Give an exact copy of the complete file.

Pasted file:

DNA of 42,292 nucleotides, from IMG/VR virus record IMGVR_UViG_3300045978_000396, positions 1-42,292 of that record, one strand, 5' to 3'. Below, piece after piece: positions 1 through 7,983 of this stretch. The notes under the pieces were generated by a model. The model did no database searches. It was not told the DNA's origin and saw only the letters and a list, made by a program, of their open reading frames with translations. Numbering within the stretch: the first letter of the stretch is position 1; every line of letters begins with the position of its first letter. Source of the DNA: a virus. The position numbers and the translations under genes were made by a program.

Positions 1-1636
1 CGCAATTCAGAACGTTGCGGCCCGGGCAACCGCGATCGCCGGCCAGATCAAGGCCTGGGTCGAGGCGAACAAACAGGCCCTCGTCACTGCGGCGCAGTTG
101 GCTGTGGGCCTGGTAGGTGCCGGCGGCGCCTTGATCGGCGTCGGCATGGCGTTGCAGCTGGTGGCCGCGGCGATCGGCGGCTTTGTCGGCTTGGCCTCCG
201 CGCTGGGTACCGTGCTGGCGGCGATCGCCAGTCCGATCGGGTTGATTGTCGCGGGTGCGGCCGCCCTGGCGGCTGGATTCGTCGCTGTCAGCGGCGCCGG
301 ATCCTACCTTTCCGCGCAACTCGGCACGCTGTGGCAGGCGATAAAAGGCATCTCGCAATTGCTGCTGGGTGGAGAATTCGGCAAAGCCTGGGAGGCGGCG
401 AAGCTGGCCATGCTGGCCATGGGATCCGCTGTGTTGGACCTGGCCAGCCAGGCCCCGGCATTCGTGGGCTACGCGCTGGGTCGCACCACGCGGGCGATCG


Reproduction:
DNA of 42,292 nucleotides, from IMG/VR virus record IMGVR_UViG_3300045978_000396, positions 1-42,292 of that record, one strand, 5' to 3'. Below, piece after piece: positions 1 through 7,983 of this stretch. The notes under the pieces were generated by a model. The model did no database searches. It was not told the DNA's origin and saw only the letters and a list, made by a program, of their open reading frames with translations. Numbering within the stretch: the first letter of the stretch is position 1; every line of letters begins with the position of its first letter. Source of the DNA: a virus. The position numbers and the translations under genes were made by a program.

Positions 1-1636
1 CGCAATTCAGAACGTTGCGGCCCGGGCAACCGCGATCGCCGGCCAGATCAAGGCCTGGGTCGAGGCGAACAAACAGGCCCTCGTCACTGCGGCGCAGTTG
101 GCTGTGGGCCTGGTAGGTGCCGGCGGCGCCTTGATCGGCGTCGGCATGGCGTTGCAGCTGGTGGCCGCGGCGATCGGCGGCTTTGTCGGCTTGGCCTCCG
201 CGCTGGGTACCGTGCTGGCGGCGATCGCCAGTCCGATCGGGTTGATTGTCGCGGGTGCGGCCGCCCTGGCGGCTGGATTCGTCGCTGTCAGCGGCGCCGG
301 ATCCTACCTTTCCGCGCAACTCGGCACGCTGTGGCAGGCGATAAAAGGCATCTCGCAATTGCTGCTGGGTGGAGAATTCGGCAAAGCCTGGGAGGCGGCG
401 AAGCTGGCCATGCTGGCCATGGGATCCGCTGTGTTGGACCTGGCCAGCCAGGCCCCGGCATTCGTGGGCTACGCGCTGGGTCGCACCACGCGGGCGATCG